The Dangers of Overfishing

The Dangers of Overfishing

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  • Hi there, my name is Finn. Take a swim with me and I'll tell you about the dangers of overfishing. Now-a-days overfishing is a hot topic, a big issue, something that is bad for the Earth. According to the article "Threat 1: Overfishing", "Overfishing occurs when fish and other marine species are caught faster than they can reproduce." This leads to fish depletion. Fish depletion is where we have a shortage of fish.
  • Harmful fishing methods are the cause of overfishing. According to the article "Destructure Fishing", "Bottom trawling is an industrial fishing method where a large net with heavy weights is dragged across the seafloor, scooping up everything in its path- from the targeted fish to the incidentally caught centuries-old coral."
  • Bottom trawling is just the main harmful fishing method. I learned from the "Sustainable Fishing Methods" other harmful fishing methods are dredging, gill netting, long-lining, and purse seining. 
  • There have been many case studies of fish species and how they've been depleted. One of them is about bluefin tuna. According to the article "Case Study: Atlantic Bluefin Tuna", "Bluefin tuna are unique, perfectly adapted products of evolution. They are also dangerously close to becoming extinct." They are mainly marketed for sushi, which has made the stocks nearly collapsed. Attempts to fix this have failed.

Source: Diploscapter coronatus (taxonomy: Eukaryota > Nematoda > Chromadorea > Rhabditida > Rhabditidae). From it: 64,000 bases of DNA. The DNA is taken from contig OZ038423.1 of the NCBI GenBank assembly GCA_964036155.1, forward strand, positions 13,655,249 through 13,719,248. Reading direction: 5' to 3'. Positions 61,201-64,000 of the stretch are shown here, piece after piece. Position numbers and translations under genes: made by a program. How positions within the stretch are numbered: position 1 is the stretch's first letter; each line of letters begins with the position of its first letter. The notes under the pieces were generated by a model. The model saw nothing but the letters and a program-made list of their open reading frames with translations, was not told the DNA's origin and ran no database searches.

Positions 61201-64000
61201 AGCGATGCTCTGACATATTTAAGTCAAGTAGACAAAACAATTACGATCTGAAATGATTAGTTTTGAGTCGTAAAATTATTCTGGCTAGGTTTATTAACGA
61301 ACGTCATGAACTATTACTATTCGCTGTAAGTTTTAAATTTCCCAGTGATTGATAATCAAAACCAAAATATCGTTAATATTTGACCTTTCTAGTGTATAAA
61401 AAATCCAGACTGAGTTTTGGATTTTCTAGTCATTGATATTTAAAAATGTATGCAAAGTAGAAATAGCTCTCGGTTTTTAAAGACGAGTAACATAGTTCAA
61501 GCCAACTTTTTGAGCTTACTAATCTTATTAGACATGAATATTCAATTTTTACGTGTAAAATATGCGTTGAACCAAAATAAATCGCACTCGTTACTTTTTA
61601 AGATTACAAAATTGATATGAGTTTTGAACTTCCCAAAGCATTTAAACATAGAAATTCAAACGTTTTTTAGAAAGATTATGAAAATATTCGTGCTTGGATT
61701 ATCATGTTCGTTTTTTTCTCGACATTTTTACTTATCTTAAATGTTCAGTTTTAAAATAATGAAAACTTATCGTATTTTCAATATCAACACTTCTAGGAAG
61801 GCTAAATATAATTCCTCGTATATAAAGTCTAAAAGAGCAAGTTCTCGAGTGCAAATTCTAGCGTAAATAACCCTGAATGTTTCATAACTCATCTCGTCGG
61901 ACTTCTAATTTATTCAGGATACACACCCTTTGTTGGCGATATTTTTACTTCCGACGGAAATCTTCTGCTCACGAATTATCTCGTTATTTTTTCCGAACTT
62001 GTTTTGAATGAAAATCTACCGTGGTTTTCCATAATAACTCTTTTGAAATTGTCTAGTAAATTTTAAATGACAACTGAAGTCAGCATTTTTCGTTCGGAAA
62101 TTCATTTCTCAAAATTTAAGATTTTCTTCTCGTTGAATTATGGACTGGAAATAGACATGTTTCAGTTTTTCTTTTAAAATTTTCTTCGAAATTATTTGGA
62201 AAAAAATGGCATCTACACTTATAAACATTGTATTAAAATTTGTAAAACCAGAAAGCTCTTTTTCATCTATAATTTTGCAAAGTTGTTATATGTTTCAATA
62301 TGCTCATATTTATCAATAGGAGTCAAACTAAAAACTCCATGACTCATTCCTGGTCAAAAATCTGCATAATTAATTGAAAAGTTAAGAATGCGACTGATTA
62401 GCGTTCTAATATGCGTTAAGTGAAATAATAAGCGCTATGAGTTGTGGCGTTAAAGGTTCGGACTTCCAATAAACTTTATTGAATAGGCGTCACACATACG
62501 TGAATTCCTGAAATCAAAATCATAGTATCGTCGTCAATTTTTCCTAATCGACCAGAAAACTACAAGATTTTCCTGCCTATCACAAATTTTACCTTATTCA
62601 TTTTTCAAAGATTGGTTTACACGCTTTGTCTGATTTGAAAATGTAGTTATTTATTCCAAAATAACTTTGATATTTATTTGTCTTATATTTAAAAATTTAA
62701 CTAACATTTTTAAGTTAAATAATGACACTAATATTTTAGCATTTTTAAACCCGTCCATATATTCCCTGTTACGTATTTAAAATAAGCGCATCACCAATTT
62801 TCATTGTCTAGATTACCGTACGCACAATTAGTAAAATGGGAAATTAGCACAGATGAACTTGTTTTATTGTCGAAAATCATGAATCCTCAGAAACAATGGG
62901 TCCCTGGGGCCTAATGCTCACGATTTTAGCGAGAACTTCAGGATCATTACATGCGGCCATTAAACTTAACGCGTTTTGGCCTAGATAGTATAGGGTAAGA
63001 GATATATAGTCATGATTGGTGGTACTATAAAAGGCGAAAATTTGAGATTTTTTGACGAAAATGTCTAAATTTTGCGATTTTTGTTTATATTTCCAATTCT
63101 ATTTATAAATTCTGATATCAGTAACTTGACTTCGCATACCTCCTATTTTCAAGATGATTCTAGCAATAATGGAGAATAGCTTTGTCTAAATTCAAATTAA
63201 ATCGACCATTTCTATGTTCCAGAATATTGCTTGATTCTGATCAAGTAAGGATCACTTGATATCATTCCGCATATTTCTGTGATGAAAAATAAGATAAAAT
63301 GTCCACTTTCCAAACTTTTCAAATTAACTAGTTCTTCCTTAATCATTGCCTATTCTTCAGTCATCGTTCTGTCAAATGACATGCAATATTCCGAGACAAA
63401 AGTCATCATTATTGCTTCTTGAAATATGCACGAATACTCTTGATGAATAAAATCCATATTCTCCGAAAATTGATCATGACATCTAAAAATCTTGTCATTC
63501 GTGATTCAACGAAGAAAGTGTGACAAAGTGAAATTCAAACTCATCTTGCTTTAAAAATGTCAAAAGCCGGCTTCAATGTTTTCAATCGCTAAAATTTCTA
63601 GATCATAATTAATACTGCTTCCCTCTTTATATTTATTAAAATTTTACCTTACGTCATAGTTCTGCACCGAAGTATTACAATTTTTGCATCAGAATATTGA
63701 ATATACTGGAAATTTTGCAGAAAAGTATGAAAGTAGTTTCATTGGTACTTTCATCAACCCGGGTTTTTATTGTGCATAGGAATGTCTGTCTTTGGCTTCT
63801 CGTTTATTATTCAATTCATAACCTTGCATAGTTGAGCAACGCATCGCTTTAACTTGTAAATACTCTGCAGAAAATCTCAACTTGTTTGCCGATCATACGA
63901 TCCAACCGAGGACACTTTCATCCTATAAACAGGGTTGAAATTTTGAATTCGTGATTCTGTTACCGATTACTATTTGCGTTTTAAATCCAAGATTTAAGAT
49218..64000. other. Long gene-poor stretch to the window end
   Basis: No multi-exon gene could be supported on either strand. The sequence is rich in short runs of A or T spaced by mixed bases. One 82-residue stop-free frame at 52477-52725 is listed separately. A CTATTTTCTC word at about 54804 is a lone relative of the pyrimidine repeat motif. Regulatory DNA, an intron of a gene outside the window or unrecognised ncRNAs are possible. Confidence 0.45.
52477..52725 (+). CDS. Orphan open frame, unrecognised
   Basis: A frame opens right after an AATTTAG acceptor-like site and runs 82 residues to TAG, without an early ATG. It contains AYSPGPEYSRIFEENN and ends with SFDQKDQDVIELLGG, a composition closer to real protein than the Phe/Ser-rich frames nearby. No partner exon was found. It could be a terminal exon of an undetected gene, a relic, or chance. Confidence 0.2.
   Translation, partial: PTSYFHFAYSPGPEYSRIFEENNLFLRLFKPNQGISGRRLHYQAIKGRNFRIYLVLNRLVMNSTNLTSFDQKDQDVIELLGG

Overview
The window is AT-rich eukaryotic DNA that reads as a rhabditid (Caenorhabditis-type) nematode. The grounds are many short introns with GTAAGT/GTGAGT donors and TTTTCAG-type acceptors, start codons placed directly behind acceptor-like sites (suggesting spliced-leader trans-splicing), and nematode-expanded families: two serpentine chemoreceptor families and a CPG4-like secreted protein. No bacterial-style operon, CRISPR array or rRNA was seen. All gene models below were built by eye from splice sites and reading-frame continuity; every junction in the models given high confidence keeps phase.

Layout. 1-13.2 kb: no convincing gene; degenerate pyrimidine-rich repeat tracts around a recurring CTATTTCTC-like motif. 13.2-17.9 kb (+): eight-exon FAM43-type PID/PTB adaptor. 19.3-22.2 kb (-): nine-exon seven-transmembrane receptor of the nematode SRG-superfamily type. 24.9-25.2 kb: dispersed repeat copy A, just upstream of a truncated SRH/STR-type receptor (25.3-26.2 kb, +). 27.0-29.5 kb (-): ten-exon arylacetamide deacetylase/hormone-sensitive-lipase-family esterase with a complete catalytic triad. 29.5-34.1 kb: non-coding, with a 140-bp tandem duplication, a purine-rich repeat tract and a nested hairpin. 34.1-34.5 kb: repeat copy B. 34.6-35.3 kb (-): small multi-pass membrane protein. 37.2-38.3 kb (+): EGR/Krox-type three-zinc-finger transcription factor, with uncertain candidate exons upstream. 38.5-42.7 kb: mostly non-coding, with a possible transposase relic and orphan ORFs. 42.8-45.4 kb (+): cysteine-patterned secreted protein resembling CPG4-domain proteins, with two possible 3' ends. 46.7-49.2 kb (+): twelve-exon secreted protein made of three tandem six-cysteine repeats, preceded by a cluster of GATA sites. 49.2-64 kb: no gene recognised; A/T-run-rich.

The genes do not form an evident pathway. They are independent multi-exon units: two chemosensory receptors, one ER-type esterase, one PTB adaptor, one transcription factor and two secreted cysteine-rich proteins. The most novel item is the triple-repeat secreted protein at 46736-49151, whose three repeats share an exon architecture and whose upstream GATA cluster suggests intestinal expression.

• A solution to all this? Sustainable fishing. According to the article "Choosing Sustainable", "'Sustainability' is based on a simple principle-meeting todays needs without compromising the ability of future generations to meet their needs." Sustainable fishing methods are hook and lining, harpooning, traps, and trolling.
  • There are ways to know that you are buying sustainably caught fish. According to the article "Choosing Sustainable", "Over the years many organizations have developed seafood seafood guides, eco-labels, and certification programs to guide seafood purchasing." You can use a seafood guide, which rates the fish species, fishery, or aquaculture practice. You can look for eco-labels, which are "seals of approval" given to aquaculture operations and fisheries that are deemed sustainable by third-party certification bodies. Or you could use FishWatch, which doesn't rate or rank one fishery or species over the other because they are legally harvested under the management of the United States. It looks like the end of the river. Keep these facts in mind and enjoy a good rest of your day. good bye.
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